A drift follows the true story of couple Tami Oldham and Richard Sharp, who were lost for many days at sea in 1983. Tami (Shailene Woodley) is a free spirit looking to escape the hustle and bustle of San Diego for the beautiful shores of Tahiti. While there, she becomes smitten with sailor Richard Sharp (Sam Claflin). The two form a relationship that grows stronger through their mutual love of sailing. When Richard is tasked with bringing another couple’s boat from Tahiti to San Diego, he takes Tami with him. But their world is rocked by a strong hurricane that sends them off course. Richard is heavily injured in the storm. With limited supplies and no way to contact for help, Tami takes control of the damaged boat as they set out for the much closer Hawaii, but getting there can prove even more difficult as their relationship, and the will to survive, are put to the test.
The strength in these survival dramas almost always relies on the actors at the center of the disaster, and this film could not have asked for any better than Woodley and Claflin. Both actors form a bond that is tender and romantic, and their scenes together are heartfelt and never hokey, despite some clunky dialogue that tries too hard to be clever. While Claflin is great, this is Woodley’s show, and she steals every scene she is in. Her performance is the perfect blend of vulnerability and strength that is needed to guide us through her perils. Seeing her take charge and sink low is genuinely heart-wrenching and heartwarming.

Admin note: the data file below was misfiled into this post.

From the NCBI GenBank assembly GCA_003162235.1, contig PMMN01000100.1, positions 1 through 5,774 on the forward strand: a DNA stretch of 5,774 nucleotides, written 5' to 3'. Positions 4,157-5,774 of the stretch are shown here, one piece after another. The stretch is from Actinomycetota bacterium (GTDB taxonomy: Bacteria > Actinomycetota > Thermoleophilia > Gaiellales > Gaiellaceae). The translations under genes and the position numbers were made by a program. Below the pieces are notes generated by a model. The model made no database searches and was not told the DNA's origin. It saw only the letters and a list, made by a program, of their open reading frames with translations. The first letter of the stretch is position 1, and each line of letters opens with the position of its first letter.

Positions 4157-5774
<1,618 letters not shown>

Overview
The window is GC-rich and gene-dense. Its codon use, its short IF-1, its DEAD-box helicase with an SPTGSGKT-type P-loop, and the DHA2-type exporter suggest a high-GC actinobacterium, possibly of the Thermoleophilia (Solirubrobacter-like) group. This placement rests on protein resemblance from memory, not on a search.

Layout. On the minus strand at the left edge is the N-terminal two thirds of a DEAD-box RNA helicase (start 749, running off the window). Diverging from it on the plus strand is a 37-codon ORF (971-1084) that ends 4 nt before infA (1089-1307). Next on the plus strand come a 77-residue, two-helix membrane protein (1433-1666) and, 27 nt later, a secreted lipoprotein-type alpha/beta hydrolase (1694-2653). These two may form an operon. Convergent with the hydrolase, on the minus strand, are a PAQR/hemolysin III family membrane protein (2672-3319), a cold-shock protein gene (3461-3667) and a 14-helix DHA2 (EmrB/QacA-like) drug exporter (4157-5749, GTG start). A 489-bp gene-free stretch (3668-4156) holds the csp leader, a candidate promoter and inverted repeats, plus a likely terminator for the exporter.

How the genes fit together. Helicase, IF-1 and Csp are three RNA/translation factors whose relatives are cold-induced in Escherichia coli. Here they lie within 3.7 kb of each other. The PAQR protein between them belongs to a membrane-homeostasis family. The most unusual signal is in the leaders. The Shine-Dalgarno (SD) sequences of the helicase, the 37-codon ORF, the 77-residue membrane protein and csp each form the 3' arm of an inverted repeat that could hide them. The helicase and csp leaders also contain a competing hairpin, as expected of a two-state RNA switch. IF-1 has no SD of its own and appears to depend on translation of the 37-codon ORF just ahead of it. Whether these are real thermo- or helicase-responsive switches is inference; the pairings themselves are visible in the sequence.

The performances, while the film’s greatest strength, are not its only strength. What sets this film apart from other tales of survival is the fact that it is told in a nonlinear fashion, cutting between events preceding and following the storm, which helps keep the pace moving while also adding levity to its heavy subject matter. Director Baltasar Kormákur always keeps us involved in the drama by never over-exaggerating the emotions with forced sentimentality. Working with esteemed director of photography Robert Richardson (known for his collaborations with Quentin Tarantino, Oliver Stone, and Martin Scorsese), Karmákur captures the tropical and lonely nature of the Pacific, frequently bringing us closer to the characters’ emotions with closeups while also adding a sense of isolation with some truly gorgeous wide shots that showcase a clear and beautiful ocean. Another great aspect to the desperation is the makeup work. As more days pass, our couple becomes more weary and withered. The makeup sells this in painful detail, accentuating the horror even more. Composer Volker Bertelmann’s score is atmospheric and beautiful.
Adrift could have been another drop in a sea of films about overcoming obstacles and the lengths we go to survive, but it is made with such care and craftsmanship that it exceeds its trappings and honors its powerful true story. | Bill Loellke